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The rise of the on-demand or “gig” economy creates new safety challenges for workers in the growing employment sector and raises questions about how to ensure they are covered if they are injured while working.
For instance, the Washington state Department of Labor & Industries in October ordered San Francisco-based delivery service Postmates Inc. to retroactively pay workers compensation premiums for over 3,000 of its couriers in the state, according to documents provided by the department.
Postmates, which allows customers to order groceries and other items through an app, considered its couriers to be independent contractors and did not cover them under workers comp. But the Washington state labor department — the state’s monopoly workers comp insurer — found that Postmates should have paid $323,027 in audited workers comp premiums for those workers. The company was also charged $75,275 in penalties for insufficient record keeping, according to documents provided by the department.
Robert Rieders, general counsel for Postmates, said the company has contested the decision.
Postmates is one of the many companies that rely on what is known as the on-demand economy. Those include San Francisco-based ride-sharing firms Uber Technologies Inc. and Lyft Inc. and TaskRabbit Inc., a San Francisco-based company that allows app users to contract people to perform tasks such as handiwork or cleaning.
There are several definitions for the on-demand economy, but the broadest is “any source of income where the workers and the clients are connected by a digital platform,” said Kristin Sharp, Washington-based executive director of the Shift Commission on Work, Workers, and Technology, an initiative of non-partisan public policy think tank New America and financial media company Bloomberg L.P.
With the rise of workers taking on on-demand jobs, its relationship to workers comp has become a focal point, observers say. While technology may make things easier for consumers, on-demand economy workers do not avoid worker safety risks.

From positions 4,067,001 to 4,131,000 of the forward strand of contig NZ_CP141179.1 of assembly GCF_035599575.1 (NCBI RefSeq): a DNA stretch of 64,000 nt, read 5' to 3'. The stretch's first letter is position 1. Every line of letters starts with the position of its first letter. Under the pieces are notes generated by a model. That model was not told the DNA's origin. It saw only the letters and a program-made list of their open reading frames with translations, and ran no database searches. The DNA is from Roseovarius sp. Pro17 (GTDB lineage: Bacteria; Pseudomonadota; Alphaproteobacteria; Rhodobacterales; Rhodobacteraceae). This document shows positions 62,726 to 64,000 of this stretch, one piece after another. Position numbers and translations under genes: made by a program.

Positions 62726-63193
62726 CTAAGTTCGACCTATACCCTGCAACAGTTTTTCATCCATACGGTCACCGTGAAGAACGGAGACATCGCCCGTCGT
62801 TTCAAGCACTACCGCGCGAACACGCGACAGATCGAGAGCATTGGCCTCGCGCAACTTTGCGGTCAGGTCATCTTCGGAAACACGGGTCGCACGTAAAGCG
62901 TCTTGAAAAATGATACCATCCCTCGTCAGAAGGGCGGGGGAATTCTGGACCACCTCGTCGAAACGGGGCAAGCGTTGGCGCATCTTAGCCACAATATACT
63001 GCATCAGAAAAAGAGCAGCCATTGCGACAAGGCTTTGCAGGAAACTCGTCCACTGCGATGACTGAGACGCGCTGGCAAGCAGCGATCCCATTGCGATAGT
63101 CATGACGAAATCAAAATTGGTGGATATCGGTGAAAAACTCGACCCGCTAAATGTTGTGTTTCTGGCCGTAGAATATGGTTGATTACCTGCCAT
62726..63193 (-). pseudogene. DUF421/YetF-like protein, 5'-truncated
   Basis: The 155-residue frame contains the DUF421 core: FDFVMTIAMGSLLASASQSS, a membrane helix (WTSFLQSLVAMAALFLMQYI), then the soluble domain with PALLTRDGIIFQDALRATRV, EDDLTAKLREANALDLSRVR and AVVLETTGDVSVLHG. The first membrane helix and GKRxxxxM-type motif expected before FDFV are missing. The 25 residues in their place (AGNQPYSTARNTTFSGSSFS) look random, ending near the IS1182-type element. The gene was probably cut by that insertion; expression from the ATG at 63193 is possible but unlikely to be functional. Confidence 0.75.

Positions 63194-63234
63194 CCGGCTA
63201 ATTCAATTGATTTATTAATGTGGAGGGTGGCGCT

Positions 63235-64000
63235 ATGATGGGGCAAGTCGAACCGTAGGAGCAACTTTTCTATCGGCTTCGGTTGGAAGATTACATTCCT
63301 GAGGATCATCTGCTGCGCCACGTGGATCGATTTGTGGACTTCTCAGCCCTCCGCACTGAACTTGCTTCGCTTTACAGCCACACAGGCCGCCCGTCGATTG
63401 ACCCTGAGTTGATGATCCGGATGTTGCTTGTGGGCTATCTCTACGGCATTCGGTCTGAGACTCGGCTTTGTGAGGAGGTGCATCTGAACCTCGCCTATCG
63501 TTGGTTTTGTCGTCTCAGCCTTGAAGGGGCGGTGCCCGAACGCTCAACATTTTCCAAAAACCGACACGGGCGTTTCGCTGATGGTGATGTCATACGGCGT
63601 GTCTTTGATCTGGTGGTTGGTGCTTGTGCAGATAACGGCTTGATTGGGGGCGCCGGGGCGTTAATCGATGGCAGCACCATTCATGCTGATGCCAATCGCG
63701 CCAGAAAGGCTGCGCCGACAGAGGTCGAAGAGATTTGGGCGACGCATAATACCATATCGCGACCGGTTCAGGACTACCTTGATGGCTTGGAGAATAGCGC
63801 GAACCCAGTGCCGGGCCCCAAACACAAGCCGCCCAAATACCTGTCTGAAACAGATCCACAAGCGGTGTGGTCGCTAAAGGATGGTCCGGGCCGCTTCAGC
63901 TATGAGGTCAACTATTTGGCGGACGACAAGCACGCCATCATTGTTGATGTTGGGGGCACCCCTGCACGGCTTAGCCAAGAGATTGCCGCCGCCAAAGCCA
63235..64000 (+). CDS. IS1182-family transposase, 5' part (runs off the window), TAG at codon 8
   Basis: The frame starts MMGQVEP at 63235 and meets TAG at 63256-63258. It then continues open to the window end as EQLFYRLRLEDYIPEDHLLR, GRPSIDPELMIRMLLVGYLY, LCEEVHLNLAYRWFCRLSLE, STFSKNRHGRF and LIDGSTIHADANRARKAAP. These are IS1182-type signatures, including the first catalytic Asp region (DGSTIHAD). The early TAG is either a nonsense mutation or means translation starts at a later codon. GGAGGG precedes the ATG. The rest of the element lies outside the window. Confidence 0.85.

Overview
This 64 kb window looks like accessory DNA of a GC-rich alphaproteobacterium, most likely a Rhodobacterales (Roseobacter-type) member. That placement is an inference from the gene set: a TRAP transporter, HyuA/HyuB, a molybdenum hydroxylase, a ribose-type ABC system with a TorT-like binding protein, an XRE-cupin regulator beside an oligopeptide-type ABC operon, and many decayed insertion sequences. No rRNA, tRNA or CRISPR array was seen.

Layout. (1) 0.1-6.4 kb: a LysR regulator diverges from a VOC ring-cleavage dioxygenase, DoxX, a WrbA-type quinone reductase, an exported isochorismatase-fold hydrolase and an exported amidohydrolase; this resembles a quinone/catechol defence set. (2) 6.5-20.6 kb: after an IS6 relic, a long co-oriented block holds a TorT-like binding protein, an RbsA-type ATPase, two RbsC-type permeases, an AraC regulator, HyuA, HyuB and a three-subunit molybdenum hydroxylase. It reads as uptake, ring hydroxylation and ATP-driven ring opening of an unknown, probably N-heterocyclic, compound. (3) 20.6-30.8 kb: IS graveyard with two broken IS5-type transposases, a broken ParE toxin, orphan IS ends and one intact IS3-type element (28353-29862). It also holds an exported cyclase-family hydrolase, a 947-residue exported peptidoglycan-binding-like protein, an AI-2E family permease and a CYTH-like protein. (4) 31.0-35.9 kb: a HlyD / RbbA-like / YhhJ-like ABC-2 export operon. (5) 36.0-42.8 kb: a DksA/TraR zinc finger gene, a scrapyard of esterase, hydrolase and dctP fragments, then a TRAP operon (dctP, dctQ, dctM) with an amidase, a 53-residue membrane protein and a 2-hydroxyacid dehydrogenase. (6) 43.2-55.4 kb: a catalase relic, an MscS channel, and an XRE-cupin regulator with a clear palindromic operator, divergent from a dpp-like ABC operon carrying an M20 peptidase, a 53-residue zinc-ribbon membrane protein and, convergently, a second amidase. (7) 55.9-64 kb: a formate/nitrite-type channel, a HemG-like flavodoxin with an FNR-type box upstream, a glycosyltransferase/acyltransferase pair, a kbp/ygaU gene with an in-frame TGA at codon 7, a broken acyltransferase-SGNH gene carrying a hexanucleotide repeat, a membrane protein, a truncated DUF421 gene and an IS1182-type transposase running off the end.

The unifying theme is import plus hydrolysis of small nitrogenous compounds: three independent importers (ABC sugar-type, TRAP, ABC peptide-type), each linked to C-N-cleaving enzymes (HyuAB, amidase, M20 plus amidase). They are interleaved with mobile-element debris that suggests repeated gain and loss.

“A lot of the on-demand jobs are among the most dangerous in the country. In particular, for-hire transportation is a very hazardous industry,” said Deborah Berkowitz, Washington, D.C-based senior fellow, worker safety & health at the National Employment Law Project.
Drivers for services like Uber and Lyft face the same risks as taxi drivers and chauffeurs who are killed on the job at a rate five times higher than the average for other workers, Ms. Berkowitz said. In addition, companies such as Postmates use bicycle delivery, which also leads to occupational hazards, she said.
While some experts believe that the current workers compensation framework can accommodate on-demand economy workers, others say comp insurers have been slow to respond to this new category of workers and states may have to step in with alternative coverage arrangements for injured on-demand workers.
“A business can hire gig workers to do their job and that business is free to classify those workers as employees for work comp purposes and purchase a work comp policy and they would be covered,” said Steven A. Bennett, Washington-based associate general counsel and director of workers compensation programs at the American Insurance Association. “Our view is that no major changes have to be done to the work comp system to adapt to the gig economy.”
But workers comp insurers have yet to respond to the on-demand economy, said Los Angeles-based Edward Canavan, vice president of the workers compensation practice and compliance at third-party administrator Sedgwick Claims Management Services Inc.
After learning more about the evolving on-demand industry, workers comp insurers may begin to address the on-demand economy down the line, Mr. Canavan said.
“If I was a carrier, I would start thinking about coverage issues, I would start thinking about liability issues, I would start thinking about cost shifting ... could these workers potentially be tempted to shift costs somewhere else because they don’t have coverage,” he said.
Postmates and other companies that rely on gig economy workers could have to make changes to their business structure if they are required to provide workers comp coverage to workers that are currently considered independent contractors, experts say.
“Much of the on-demand economy is not structured around having a business model where they employ full-time workers,” said Ms. Sharp of the Sharp Commission.
“If judges increasingly rule that online platforms are employers, that changes the economic calculus of those companies, and I think you will see some go out of business and some that adapt and hire full-time workers,” she added.
Mr. Fuldner, 34, has worked hard to develop innovative risk management and insurance solutions for the popular ride-sharing startup. His quick uptake and creative solutions to Uber's risk management issues lead to him being named Business Insurance's Risk Manager of the Year® for 2016 and our Spotlight on Excellence.